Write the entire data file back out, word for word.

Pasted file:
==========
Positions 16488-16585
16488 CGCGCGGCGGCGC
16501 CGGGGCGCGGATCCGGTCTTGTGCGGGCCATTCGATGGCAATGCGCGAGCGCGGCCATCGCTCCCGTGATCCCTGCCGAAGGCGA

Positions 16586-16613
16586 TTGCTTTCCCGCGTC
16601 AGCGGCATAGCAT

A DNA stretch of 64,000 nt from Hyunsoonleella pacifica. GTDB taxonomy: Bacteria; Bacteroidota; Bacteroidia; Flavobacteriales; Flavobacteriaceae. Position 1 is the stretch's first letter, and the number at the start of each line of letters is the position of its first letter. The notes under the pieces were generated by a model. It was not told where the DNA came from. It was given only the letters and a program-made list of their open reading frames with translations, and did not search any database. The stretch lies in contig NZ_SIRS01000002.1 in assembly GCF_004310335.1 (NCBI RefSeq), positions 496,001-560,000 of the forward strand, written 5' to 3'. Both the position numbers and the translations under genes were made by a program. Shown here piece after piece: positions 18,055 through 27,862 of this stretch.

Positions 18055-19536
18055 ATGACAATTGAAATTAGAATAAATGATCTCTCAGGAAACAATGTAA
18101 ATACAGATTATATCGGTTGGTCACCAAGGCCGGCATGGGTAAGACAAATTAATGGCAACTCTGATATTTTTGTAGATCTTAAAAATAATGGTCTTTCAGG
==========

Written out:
Positions 16488-16585
16488 CGCGCGGCGGCGC
16501 CGGGGCGCGGATCCGGTCTTGTGCGGGCCATTCGATGGCAATGCGCGAGCGCGGCCATCGCTCCCGTGATCCCTGCCGAAGGCGA

Positions 16586-16613
16586 TTGCTTTCCCGCGTC
16601 AGCGGCATAGCAT

A DNA stretch of 64,000 nt from Hyunsoonleella pacifica. GTDB taxonomy: Bacteria; Bacteroidota; Bacteroidia; Flavobacteriales; Flavobacteriaceae. Position 1 is the stretch's first letter, and the number at the start of each line of letters is the position of its first letter. The notes under the pieces were generated by a model. It was not told where the DNA came from. It was given only the letters and a program-made list of their open reading frames with translations, and did not search any database. The stretch lies in contig NZ_SIRS01000002.1 in assembly GCF_004310335.1 (NCBI RefSeq), positions 496,001-560,000 of the forward strand, written 5' to 3'. Both the position numbers and the translations under genes were made by a program. Shown here piece after piece: positions 18,055 through 27,862 of this stretch.

Positions 18055-19536
18055 ATGACAATTGAAATTAGAATAAATGATCTCTCAGGAAACAATGTAA
18101 ATACAGATTATATCGGTTGGTCACCAAGGCCGGCATGGGTAAGACAAATTAATGGCAACTCTGATATTTTTGTAGATCTTAAAAATAATGGTCTTTCAGG